Glioblastoma (WHO grade IV) is the most common malignant tumor of neural tissues in adults as a primary tumor. Because of blood brain barrier and short median survival of patients with glioblastoma, metastasis of this tumor is very rare. A 46-year-old man was admitted to Sina hospital with chief complaint of headache and visual impairment. After neuro-radiologic evaluation the patient underwent surgery. Pathologic examination of the tumor confirmed the diagnosis of glioblastoma multiforme. Cytogenetic study of the tumor cells confirmed GBM IDH1 wild type with TERT mutation and EGFR amplification. Two months after surgical resection, the tumor recurred with involvement of the dura matter. After the second operation, metastasis to the pelvic cavity and cervical lymph node was found. Almost all cases of glioblastoma metastasis had undergone surgery or any manipulation; this fact suggests that iatrogenic intra-vascular seeding of tumor cells at the time of resection and disruption of blood brain barrier could cause extra-neural metastasis.
Glioblastoma (WHO grade IV) is the most common neurologic malignant tumor of neural tissue in adults as a primary tumor (1). It shows aggressive behavior with median survival of about one year despite surgical resection, chemotherapy and radiation (2). Blood brain barrier mechanism keeps other organs safe from metastasis of CNS primary tumors. Because of BBB and short median survival of patients with glioblastoma, its metastasis is very rare (3). While direct extension and recurrence are typical, the incidence of extra-neural metastasis of glioblastoma is 0.2% (4) and mainly occur in men (5). First case of disseminated glioblastoma was reported by Davis in 1928 (2).
Almost all cases of glioblastoma metastasis had undergone surgery or any manipulation; this suggests that iatrogenic intra-vascular seeding of tumor cells at the time of resection could disrupt blood brain barrier and cause extra-neural metastasis (6). Although researches showed that 10% of metastatic GBM had no correlation with any surgical intervention (1).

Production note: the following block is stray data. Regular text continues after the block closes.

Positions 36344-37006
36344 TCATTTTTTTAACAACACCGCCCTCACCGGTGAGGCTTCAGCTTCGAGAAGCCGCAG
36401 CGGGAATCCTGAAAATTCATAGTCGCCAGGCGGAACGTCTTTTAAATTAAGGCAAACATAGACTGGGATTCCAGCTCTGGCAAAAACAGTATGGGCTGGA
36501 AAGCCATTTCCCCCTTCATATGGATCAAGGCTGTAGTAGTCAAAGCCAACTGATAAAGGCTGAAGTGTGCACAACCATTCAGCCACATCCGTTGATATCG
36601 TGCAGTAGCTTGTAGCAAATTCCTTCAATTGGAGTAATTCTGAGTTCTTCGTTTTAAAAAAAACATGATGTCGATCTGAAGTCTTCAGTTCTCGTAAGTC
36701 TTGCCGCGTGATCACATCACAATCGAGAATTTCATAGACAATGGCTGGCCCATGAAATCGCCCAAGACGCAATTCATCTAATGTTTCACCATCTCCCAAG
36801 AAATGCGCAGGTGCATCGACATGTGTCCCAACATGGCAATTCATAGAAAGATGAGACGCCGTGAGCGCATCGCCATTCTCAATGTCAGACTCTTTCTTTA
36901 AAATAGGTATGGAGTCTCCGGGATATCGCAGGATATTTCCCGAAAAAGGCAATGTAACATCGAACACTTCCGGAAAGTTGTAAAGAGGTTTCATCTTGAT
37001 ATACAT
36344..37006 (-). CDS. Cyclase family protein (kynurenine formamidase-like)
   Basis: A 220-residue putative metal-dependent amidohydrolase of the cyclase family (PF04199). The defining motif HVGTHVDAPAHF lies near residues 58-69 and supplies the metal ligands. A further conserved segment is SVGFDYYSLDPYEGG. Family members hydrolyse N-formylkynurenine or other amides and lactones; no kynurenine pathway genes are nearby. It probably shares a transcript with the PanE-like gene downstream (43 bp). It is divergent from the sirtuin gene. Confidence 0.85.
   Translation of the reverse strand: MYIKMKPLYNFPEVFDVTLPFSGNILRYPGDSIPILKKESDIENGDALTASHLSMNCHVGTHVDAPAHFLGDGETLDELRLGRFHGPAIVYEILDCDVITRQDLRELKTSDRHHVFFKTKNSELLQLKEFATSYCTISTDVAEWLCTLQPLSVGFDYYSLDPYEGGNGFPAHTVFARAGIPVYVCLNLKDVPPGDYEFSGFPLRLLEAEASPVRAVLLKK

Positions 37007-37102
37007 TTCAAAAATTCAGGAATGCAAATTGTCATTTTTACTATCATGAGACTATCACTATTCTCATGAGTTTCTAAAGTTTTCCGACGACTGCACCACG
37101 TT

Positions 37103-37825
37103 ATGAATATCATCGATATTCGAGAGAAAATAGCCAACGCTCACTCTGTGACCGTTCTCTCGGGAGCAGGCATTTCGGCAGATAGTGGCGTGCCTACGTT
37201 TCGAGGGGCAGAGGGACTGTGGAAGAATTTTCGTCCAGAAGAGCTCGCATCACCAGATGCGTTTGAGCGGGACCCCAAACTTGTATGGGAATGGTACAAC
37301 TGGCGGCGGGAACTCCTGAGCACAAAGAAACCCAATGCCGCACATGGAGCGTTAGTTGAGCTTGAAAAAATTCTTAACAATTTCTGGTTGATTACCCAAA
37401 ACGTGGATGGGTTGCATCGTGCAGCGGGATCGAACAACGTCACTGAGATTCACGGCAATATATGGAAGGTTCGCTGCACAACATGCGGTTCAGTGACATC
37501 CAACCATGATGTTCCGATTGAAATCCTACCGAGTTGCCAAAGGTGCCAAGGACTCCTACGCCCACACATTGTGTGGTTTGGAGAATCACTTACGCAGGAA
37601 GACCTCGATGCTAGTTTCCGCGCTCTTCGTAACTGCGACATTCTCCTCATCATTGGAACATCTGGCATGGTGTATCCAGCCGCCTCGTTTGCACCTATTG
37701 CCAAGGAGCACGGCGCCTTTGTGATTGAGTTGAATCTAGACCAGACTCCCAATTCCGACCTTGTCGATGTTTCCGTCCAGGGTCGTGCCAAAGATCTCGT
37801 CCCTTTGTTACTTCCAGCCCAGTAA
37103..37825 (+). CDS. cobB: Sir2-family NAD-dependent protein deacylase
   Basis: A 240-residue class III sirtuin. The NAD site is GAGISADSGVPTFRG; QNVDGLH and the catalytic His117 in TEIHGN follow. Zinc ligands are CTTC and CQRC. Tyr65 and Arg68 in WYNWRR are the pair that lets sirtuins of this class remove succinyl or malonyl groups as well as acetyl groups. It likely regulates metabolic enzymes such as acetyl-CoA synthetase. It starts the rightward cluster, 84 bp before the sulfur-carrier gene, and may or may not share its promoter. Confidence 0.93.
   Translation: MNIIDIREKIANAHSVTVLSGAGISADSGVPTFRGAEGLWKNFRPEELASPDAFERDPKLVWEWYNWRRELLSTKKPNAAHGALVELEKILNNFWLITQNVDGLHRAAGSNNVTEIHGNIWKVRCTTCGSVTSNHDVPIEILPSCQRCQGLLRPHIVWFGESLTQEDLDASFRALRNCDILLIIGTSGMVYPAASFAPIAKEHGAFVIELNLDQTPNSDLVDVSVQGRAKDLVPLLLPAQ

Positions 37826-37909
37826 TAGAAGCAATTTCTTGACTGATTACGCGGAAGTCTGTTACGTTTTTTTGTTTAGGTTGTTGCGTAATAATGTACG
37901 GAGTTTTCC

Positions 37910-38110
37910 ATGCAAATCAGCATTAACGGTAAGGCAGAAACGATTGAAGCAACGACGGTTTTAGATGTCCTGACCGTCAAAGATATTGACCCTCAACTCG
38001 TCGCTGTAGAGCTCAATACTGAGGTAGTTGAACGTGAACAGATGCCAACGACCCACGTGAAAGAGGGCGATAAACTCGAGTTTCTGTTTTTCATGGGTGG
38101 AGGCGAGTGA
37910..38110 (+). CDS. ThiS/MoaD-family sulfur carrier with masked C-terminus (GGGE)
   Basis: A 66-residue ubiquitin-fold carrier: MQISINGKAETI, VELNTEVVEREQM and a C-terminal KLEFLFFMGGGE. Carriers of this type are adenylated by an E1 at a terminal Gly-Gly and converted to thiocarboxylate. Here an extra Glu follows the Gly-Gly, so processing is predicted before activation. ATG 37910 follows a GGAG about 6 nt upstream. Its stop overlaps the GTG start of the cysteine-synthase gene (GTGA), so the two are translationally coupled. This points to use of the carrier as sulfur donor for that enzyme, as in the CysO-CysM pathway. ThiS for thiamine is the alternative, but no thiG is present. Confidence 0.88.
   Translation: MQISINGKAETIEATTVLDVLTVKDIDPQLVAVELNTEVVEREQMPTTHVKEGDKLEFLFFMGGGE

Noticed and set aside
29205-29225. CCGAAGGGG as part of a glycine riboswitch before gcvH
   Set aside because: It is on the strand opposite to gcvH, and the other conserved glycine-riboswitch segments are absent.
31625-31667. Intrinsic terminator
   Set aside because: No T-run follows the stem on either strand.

Here we presented a 46-year-old man who underwent resection for glioblastoma. After two months a second operation was performed due to tumoral recurrence and 6 months after that metastasis to the pelvic cavity and cervical lymph node was found.
A 46-year-old man was admitted to our hospital with chief complaint of headache and visual impairment in July 2018. Brain MRI of showed centrally non-enhancing subcortical brain lesion with ring enhancement in favor of glioblastoma. Therefore, the patient underwent surgical resection.
Microscopic evaluation showed a neoplastic tissue composed of dysplastic cells with enlarged hyperchromatic and pleomorphic nuclei. Frequent mitotic activities were seen. The stroma showed a vascular proliferation, thrombosis and extensive area of necrosis. Nuclear pseudo-palisades, were also noted. The diagnosis with morphologic features reported as glioblastoma multiforme (WHO GRADE IV) (Figure 1). Cytogenetic study of the tumoral cells confirmed GBM, IDH1 wild type with TERT mutation and EGFR amplification.
Two months after surgical resection due to local recurrence, the patient underwent a second operation and resection of the tumor with involved dura mater. Microscopic evaluation of second specimen was the same as the first with addition of dura mater involvement (Figure 2).